My new mission in life is to agitate with city gov't to force the city
govt to do something more useful than pass the buck. They have elevated
passing the buck to an art form, so I figure that there should be new
challenges. They may also have killed three or four people through
Question: It is logigal to me that in-process inspections should serve
a purpose. I'm tired of reading about lousy roofs and dippy concrete
pours. Is it reality, anyplace, that inspectors care what kind of work
is done and actually force corrections for bad work before the job is
done? Does anyone know of citizen groups that have banded together to
get their municipality to do better?
It certainly does happen here (Pacific, Washington, a small town
south of Seattle, east of Tacoma.) But there are limits. Permit
fees don't nearly cover the cost of a detailed inspection, and
citizens are loathe to raise taxes for any reason. There's only one
inspector for a workload that could easily keep two working full
So if you really want to be sure your work is being done to spec, you
can't rely on the building inspector alone. Get your own expert to
supervise and/or inspect.
Also, the city's inspector may not even see a job if it's being done
without permits, and you can bet a lot of jobs get done without
permits that they should have had -- how many people really get
permits to replace a water heater? (How many people realize that an
improperly-installed water heater can destroy their house?)
email@example.com is Joshua Putnam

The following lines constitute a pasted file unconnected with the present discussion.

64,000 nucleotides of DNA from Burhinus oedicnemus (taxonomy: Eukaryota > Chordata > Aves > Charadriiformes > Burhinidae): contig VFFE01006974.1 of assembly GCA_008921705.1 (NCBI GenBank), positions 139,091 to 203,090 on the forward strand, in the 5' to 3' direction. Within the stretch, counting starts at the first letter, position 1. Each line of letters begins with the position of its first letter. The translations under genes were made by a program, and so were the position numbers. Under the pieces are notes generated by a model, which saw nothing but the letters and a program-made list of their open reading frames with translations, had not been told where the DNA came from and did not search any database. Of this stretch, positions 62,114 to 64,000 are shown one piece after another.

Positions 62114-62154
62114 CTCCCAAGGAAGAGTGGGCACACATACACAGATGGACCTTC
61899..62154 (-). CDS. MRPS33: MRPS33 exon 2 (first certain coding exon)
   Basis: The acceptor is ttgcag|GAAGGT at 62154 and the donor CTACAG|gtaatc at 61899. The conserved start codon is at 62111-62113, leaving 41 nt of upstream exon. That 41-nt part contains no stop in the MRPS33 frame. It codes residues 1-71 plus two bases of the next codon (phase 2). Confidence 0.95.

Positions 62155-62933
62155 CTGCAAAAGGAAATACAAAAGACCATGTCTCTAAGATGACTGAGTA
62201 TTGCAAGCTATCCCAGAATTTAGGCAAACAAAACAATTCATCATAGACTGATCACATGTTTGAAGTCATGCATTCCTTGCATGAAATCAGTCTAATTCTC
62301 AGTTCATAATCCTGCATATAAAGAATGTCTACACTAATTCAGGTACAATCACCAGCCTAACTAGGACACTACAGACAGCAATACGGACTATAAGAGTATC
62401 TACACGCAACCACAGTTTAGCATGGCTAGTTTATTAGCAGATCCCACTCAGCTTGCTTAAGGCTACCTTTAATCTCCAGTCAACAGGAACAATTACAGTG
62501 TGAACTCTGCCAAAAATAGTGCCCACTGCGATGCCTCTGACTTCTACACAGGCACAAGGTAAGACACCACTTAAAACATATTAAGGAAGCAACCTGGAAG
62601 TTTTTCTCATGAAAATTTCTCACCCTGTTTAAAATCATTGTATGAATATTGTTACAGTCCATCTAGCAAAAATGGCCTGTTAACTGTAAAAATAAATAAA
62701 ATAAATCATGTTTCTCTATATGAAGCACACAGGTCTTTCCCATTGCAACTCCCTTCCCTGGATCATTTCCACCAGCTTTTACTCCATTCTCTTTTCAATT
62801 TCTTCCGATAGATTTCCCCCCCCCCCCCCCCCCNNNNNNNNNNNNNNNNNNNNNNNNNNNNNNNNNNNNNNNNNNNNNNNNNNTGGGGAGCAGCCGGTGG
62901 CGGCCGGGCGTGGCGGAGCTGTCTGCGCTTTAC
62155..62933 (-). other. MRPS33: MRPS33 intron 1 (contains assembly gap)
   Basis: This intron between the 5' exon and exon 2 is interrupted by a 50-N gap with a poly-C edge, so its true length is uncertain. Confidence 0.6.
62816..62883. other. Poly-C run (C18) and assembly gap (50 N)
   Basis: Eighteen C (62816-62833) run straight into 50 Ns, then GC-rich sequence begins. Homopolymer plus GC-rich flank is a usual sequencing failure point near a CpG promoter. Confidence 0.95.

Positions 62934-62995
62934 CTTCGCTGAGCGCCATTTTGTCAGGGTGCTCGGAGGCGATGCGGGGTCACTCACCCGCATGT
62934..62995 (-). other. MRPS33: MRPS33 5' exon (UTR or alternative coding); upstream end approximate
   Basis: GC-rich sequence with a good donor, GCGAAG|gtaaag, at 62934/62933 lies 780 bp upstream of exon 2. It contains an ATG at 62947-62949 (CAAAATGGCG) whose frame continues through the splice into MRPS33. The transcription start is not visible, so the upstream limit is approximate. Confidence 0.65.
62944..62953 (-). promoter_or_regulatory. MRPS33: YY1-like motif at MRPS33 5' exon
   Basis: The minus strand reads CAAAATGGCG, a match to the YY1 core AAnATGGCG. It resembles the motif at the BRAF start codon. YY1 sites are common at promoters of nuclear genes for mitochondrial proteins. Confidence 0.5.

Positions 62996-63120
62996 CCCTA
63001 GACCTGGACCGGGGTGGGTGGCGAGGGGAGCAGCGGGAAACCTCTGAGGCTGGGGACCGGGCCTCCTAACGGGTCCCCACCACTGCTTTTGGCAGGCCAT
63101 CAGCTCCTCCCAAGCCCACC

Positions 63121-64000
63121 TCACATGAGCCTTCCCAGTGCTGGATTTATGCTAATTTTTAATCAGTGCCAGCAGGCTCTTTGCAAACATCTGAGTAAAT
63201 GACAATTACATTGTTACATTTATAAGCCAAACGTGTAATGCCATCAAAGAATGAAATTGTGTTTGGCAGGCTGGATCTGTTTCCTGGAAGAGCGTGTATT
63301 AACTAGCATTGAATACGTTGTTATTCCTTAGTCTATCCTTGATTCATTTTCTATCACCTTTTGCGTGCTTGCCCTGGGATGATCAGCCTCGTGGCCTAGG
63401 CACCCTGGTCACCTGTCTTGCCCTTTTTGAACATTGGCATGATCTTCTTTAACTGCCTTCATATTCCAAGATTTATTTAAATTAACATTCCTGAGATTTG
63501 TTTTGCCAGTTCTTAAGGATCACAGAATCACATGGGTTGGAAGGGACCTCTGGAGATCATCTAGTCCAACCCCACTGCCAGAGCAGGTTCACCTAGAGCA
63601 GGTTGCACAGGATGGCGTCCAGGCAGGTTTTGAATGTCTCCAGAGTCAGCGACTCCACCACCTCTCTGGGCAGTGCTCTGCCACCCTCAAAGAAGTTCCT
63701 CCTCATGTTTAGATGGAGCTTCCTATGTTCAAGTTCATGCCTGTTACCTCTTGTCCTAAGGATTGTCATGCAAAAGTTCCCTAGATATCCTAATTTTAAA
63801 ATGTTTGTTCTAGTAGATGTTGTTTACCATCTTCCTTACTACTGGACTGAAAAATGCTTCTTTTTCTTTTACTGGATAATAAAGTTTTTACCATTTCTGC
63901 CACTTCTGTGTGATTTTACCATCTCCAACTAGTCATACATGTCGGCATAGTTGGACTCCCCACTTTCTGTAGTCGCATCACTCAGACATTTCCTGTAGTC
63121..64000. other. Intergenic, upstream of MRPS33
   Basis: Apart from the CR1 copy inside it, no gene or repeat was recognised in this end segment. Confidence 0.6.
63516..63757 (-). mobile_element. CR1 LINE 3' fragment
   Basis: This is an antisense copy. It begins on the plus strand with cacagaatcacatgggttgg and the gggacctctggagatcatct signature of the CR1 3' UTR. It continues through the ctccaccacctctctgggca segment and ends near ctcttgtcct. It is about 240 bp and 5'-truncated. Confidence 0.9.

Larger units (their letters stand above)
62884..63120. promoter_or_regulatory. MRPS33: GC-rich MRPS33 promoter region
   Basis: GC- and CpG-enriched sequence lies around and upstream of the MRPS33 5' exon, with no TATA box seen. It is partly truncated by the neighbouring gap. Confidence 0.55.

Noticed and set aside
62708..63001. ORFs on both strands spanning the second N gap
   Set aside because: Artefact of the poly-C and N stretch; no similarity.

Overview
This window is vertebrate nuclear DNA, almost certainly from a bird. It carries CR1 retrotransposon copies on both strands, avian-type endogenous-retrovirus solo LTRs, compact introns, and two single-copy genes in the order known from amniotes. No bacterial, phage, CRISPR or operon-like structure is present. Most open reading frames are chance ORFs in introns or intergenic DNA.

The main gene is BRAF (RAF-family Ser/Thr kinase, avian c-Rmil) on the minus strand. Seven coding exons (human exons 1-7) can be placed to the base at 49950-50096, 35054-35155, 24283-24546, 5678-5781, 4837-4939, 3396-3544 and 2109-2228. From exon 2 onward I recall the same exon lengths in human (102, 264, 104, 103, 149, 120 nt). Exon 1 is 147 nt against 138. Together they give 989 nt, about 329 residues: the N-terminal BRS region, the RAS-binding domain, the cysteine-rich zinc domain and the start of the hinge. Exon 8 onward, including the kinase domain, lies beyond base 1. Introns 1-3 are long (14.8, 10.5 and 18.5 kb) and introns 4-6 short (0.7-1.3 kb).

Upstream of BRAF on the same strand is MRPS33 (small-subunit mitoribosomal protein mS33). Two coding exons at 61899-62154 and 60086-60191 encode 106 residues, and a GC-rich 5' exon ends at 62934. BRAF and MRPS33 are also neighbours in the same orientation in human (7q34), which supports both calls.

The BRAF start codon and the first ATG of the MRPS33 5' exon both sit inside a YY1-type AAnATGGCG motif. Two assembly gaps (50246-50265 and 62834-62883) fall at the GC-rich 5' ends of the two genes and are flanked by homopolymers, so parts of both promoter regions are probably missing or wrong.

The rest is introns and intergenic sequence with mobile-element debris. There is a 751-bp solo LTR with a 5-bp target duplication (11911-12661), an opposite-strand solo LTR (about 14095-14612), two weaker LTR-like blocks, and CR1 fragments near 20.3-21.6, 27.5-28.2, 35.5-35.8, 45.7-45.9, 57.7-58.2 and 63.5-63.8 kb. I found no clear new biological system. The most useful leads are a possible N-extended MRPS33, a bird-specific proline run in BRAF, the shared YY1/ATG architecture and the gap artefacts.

The problem is money. Inspectors may be doing 40 a day, they won't see
much. In SW Florida a new home will probably cost you a half million.
In that price will be about $8,000 in various fees and taxes.
TWO HUNDRED bucks goes to the building department. For that you get
administration, zoning review, plan review and 21 inspections
Pay a guy $9 for an inspection (and all that other stuff), you get a 9
Not only money and time is the problem, but what are they actually looking
Where I live the only things that get "inspected" is the structure.
Basically if it don't fall down it is fine by them. I have a friend that is
an electrical commercial inspector supervisor, due to vacations and sick
leave he ended up inspecting some million dollar semi custom homes. The very
first one he found 7 electrical code violations and 2 mechanical violations.
He was politely told "we do not look at that stuff in residential."
Nothing was changed or repaired.
If you want the inspection process to change then you need to go to city
hall. Dog the managers until they bark. Then and only then the process
I am not sure were you are but that is not true here. You don't need
to pull a permit and get inspections to have the tax assessor find
you. It is two totally separate departments. The building inspector
barely has time to look at the stuff he has a card on. They don't care
if you are building without a permit. That is another department too.
The "code enforcement" guys only respond to complaints so if your
neighbor does not rat you out nobody cares ... until the tax assessor
comes around. These days they use satellite photos.
I would like to see a reasonable workload for building inspectors but
nobody seems willing to pay for it.
I am also not sure how much a private inspector will be able to do for
you. The builder still owns that house and they have no obligation to
allow access to a private inspector or to do anything when the private
inspector sees something. Most builders around here would simply
refund your money and sell the house to the next person on the waiting
Impact fees in Southern Florida (Palm Beach County) are in the 10-12K range
now. and that's for a house 400K. They just got a raise in the fees claiming
they needed it for the new schools but forgot to mention that the citizens
here voted in a 1/2 percent increase in sales tax to pay for the new schools
so they are 'doublebanging' us.
So you're in Lee County too, do you work for Centex?
I'm in the Cape, self employed, and just about all of my work is out on the
islands, Useppa, Cayo Costa, etc.
Amazing how the prices have went through the moon around here, eh?
My understanding is that the impact fees were raised, again, a month or 2
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